On the 22nd of April, our beautiful performance theatre was once again crowded with people from various schools. The VJC Chinese society was going to present their long-awaited show.

For the past year, the J2s have been preparing for this night. For the J1s, though they joined in the club not more than six months ago, they have undoubtedly given all they can to produce a perfect performance. As a boarder in Victoria Hall myself, I witnessed how they rehearsed in the hostel until ten o’clock, more than three times a week, perfecting everything from postures to facial expressions. “For any concert it’s a struggle for us. Need to balance academics and CCA rehearsals. I believe the various directors work every day. They have to come up with the plan today so they can tell the actors what to do tomorrow. Training for us is quite intense, maybe three four times a week.”(Chen Zile, president of the Chinese society)

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For this year’s performance, there was a good mix of plays. The first play – Blossoms beyond the shore – is a tragic piece which brings the refugee crisis in the middle east to the stage. With help from the PA crew, it succeeded in creating an authentic atmosphere, through the use of light and sound effects, to draw the audience in. “It impressed me that they actually dared to choose such a heavy topic that is difficult to manage.”(Xiaoyu, a student from National Junior College) The guest of honour, Mr Chen An De, also acknowledged the efforts dedicated by our students, saying “I enjoyed it very much, especially the theme and the context, which I think is very good. Now you see the refugees coming from Greece as well as Turkey. The Greek government is trying to deal with the problem, asking the Turkish government to assist, so you can see it’s a serious issue. I think the performance is relevant to the issue.”

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The second play, Stay in Tuned, seemed to resonate profoundly with the audience. With a theme related to love, some humorous elements injected into the play, and the splendid acting delivered by our students, the second play lifted the atmosphere in the performance theatre. “It is such a nice and funny play.” (Zhu Xingyu, usher of the Chinese Drama Night) “Because our play is quite romantic, and a large part of it takes place when the protagonist reflects on her love experience when she was a student, we hope that it can remind the audience of some of their own memorable times.” (Hu Xinbei, actress of the show)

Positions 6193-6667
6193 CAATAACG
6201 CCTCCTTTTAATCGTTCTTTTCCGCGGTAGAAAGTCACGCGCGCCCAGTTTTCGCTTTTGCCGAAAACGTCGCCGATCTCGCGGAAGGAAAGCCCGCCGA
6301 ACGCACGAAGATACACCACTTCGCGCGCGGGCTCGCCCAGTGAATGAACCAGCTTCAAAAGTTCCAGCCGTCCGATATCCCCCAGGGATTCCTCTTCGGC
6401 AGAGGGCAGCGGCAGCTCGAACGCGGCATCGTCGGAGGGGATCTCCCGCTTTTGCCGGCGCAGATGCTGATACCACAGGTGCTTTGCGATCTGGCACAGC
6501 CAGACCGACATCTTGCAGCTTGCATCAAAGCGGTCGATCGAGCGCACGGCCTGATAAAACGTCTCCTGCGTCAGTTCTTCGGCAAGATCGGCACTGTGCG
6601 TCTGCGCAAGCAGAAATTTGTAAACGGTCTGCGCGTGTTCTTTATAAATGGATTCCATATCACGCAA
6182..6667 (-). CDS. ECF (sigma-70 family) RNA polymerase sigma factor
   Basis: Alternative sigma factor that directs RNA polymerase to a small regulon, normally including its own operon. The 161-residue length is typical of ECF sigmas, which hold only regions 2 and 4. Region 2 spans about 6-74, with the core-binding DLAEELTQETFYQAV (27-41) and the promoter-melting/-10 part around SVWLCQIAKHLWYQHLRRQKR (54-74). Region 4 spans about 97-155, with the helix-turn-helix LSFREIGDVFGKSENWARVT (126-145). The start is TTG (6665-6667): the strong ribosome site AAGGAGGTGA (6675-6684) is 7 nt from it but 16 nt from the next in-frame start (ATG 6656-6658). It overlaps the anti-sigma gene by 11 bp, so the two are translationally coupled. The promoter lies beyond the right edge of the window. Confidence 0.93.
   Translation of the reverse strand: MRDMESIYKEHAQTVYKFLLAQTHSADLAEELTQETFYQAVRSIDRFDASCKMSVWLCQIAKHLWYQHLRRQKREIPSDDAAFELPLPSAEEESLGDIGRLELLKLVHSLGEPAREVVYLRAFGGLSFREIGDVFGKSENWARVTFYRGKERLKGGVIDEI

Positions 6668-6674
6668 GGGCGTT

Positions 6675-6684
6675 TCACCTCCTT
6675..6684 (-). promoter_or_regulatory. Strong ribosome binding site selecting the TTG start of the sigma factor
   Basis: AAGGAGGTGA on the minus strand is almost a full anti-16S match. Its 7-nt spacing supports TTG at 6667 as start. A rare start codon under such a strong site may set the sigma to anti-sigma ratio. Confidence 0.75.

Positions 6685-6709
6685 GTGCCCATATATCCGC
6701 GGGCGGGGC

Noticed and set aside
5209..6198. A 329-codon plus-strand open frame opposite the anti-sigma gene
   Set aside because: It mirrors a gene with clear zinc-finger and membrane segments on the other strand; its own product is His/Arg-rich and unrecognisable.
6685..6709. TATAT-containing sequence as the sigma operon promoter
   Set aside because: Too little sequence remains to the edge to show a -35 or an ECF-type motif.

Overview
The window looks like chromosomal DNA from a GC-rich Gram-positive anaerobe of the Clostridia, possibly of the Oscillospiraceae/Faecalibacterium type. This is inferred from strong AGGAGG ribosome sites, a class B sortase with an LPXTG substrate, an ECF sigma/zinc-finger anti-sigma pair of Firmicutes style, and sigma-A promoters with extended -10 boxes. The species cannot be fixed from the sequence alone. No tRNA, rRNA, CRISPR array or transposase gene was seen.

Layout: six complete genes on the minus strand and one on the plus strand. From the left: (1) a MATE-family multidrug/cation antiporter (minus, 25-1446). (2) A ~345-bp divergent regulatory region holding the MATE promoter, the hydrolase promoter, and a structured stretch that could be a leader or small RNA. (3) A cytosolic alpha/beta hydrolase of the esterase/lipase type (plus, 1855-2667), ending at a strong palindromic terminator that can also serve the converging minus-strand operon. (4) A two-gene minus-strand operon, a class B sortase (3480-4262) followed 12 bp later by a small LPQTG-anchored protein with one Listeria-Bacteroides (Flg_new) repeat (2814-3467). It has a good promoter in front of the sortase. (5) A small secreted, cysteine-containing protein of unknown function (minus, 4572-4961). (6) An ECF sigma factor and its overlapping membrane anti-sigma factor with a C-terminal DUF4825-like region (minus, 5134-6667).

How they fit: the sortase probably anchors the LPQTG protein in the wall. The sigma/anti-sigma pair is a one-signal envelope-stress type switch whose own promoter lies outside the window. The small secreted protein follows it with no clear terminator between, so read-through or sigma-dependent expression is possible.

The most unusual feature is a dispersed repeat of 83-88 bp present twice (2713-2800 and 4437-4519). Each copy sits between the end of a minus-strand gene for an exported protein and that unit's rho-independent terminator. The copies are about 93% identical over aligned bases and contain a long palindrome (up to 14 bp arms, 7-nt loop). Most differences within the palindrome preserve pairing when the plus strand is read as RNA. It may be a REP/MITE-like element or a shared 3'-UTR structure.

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The third play, Search Your Soul, had some horror elements inside. Featuring a detective story, the play successfully appealed to the audience with its up and downs. The most interesting plot twist, in my opinion, takes place during the this play. Everybody was completely shocked when they saw two actors who looked exactly the same —— same face, same height and same attire. “Oh, my God ! What did they do to his face? ” After interviewing the crew members, we discovered that this year’s Chinese society had invited twin brothers to give a surprise to the audience. Chenyue, the elder brother, is from VJC whereas, Qiushi, the younger brother, is from National Junior College.

It was heartening to see how different parties collaborated with each other. The scripts and trailers were mainly done by the members of the Chinese Society under the superintendence of the teachers-in-charge: Mr Tan Han Zong, Ms Lee Woon Leng and Ms Yun Yanyi. Studio V helped the club on the actual day to film the performance, and PA crew did most of the sound and light effects. For this year’s event, the Chinese Society also got to work with ACJC to produce a wonderful performance.

What distinguishes Hai Cheng from any other schools’ performance is the fact that it gathers all Chinese scholars from various schools. While the other CCAs were struggling to sell their concert tickets, the Chinese Society can easily get a full house every year. Stepping out of the performance theatre after the event, you would be impressed by the number of non-Victorians taking selfies with their Victorian friends out there. For the many of us, 22nd April might only be another boring Friday. However, for Hai Cheng Ren (as the members of the Chinese Society call themselves), it means a day of reunification.

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(Photo Creds: Chinese Society & Photosoc)

Liu Jiayi, 16S52

Ren Jiaqi, 16A12

 

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